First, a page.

If your attribute is defined as 2 bytes in length, then you are probably getting an error from the GattsWriteAttributeValue() command; Check the response to be sure, but otherwise for an easy fix:
Change the len to 2, and assign a 0 to the byte you don't use.
try in this way:
tempHandle.attrHandle = CYBLE_SOLENOID_READ_SOLENOID_TIMEOUT_CHAR_HANDLE;
newvalue= (uint8) (SolTOTime >> 8);
newvalue  = (uint8) (SolTOTime & 0x00FF);
tempHandle.value.val = newvalue;
tempHandle.value.len = 2;
tempHandle.attrHandle = CYBLE_SOLENOID_READ_SOLENOID_STATE_CHAR_HANDLE;
newvalue= (uint8) SolenoidState;
tempHandle.value.len = 1;
That fixed it, but I don't understand why it works and my code didn't?
I'm also not clear on exactly how the function CyBle_GattsWriteAttributeValue does anything based on looking at it's code.
Oh well, it works and I'm grateful for your help.
Actually, I tried the fix you suggested and it didn't really work. But thanks, anyway.
tempHandle.value.val is a pointer to an array containing data of length tempHandle.value.len.
As @user_15163247 stated in his code above, you need to declare space for an array and then pass the pointer to that array in the CYBLE_GATTS_HANDLE_VALUE_NTF_T struct. It could be you got lucky with the incorrect location/pointer dereferencing when the first function ran, but not the second one.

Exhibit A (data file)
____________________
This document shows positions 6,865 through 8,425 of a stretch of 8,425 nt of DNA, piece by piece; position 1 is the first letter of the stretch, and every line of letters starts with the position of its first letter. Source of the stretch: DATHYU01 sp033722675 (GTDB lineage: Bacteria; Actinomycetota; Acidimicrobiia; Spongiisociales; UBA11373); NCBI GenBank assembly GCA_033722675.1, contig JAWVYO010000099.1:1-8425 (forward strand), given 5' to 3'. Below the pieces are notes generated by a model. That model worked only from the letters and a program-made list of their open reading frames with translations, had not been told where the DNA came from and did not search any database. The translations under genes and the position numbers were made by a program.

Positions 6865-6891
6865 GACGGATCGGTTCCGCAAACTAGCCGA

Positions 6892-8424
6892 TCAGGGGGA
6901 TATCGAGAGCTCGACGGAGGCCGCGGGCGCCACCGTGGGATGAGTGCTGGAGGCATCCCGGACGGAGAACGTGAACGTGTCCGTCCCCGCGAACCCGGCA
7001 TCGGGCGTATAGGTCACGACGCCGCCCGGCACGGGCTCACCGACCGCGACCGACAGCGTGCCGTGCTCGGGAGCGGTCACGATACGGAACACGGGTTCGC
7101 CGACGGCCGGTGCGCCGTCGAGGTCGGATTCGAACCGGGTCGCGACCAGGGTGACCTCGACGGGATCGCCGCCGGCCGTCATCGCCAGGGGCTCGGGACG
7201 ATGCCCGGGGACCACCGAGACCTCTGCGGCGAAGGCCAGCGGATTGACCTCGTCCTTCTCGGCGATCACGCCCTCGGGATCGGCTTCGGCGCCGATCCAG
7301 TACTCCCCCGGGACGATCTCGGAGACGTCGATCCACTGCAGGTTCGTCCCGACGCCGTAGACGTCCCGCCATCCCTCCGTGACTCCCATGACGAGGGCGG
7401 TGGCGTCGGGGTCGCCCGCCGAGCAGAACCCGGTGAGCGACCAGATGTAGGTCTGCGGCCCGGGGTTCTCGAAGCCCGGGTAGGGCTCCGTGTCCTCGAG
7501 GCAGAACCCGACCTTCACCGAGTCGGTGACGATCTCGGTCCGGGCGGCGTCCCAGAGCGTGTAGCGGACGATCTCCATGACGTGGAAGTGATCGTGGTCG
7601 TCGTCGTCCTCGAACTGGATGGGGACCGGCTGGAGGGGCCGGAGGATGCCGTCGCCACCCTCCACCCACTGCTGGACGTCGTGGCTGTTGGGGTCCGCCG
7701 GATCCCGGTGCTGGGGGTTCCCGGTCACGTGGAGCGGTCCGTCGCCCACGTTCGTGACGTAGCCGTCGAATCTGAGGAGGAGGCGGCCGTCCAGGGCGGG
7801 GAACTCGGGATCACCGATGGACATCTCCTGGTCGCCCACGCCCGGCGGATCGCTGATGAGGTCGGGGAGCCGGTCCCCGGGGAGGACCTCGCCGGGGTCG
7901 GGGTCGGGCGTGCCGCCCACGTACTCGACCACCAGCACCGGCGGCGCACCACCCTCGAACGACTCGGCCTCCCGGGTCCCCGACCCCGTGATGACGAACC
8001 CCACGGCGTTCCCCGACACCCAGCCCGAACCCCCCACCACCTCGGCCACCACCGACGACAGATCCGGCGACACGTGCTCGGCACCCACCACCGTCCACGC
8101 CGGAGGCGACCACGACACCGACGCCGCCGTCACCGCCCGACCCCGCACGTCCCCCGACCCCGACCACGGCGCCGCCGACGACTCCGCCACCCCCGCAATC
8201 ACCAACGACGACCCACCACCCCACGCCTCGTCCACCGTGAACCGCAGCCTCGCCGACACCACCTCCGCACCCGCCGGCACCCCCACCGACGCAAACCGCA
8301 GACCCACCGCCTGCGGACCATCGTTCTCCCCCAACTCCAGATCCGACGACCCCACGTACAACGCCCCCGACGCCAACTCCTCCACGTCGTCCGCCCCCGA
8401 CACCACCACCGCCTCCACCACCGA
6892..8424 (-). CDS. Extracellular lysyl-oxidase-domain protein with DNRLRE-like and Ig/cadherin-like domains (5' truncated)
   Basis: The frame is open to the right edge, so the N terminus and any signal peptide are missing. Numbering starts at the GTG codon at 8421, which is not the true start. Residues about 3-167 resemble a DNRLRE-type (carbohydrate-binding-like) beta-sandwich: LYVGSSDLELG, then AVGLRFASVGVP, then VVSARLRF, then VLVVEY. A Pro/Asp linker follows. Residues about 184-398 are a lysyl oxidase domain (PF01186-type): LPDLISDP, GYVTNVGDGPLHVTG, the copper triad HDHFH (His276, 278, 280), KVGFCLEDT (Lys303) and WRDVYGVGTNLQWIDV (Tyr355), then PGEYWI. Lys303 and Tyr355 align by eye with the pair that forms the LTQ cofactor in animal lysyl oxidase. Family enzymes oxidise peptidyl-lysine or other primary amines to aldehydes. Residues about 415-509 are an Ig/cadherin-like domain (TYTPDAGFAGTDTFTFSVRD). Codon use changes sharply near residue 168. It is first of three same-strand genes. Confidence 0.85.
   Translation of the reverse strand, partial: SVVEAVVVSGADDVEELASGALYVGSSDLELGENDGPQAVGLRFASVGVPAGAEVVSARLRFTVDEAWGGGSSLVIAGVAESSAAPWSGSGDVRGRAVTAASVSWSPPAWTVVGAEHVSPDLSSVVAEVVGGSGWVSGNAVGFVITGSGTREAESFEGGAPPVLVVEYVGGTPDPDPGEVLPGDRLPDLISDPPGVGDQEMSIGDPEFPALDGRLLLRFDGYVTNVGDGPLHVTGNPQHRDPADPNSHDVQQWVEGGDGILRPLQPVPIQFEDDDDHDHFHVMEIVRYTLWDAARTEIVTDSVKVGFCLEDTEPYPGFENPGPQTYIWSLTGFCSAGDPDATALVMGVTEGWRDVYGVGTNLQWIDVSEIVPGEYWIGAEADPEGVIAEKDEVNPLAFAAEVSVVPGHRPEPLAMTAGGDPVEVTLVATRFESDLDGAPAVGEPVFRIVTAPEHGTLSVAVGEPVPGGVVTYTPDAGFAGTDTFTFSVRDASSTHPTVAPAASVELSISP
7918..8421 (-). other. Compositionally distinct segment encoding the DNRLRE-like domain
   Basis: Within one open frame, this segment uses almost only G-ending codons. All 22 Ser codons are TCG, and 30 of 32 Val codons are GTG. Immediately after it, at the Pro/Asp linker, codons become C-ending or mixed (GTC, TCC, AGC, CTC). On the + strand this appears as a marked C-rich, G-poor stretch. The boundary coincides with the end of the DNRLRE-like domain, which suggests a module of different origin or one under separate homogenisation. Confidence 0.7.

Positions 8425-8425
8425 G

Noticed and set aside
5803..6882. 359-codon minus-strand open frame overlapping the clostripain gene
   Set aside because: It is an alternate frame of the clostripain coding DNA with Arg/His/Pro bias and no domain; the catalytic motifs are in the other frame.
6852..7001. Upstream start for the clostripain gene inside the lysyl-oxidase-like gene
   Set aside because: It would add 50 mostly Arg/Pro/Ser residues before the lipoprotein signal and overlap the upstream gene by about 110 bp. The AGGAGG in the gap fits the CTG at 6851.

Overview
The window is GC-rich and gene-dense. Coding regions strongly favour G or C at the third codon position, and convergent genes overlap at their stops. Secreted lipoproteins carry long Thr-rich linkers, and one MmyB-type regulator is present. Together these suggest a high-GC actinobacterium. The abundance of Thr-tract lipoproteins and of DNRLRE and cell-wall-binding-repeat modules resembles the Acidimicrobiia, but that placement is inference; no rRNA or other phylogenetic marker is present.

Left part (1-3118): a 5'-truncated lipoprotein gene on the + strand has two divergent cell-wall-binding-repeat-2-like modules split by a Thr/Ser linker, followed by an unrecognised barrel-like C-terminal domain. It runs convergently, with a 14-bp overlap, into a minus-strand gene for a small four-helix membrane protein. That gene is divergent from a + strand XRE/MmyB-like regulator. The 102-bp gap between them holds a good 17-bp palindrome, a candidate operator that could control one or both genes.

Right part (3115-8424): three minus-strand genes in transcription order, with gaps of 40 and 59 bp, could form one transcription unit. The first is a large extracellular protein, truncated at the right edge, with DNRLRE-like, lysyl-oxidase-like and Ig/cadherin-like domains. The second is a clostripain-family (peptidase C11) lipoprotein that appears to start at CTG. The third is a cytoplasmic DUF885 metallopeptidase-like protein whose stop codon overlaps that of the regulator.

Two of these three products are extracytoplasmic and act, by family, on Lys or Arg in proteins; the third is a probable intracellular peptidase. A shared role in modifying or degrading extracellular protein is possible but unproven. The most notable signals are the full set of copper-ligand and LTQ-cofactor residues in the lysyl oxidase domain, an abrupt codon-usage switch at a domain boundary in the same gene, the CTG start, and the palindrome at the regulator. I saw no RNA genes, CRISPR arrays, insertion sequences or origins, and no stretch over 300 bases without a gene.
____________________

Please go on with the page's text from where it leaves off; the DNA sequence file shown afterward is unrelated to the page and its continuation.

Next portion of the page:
Here is the relevant documentation from the PSoC Creator:
/** Pointer to the value to be packed */
/** Length of Value to be packed */
/** Out Parameter Indicating Actual Length Packed and sent over the air. Actual length
can be less than or equal to the 'len' parameter value. This provides information
to application that what is the actual length of data that is transmitted over the
air. Each GATT procedures defines different length of data that can be transmitted
over the air. If application sends more than that, all data may not transmitted over air.*/
(The pointer addressing/dereferencing is due to the code being written in C/C++, as other higher level coding languages such as java, python, VB don't use pointers as much.)
The answer to this pointers - How come an array's address is equal to its value in C? - Stack Overflow post might be useful in understanding the problem that occurred.
And here is some examples for doing it the right way: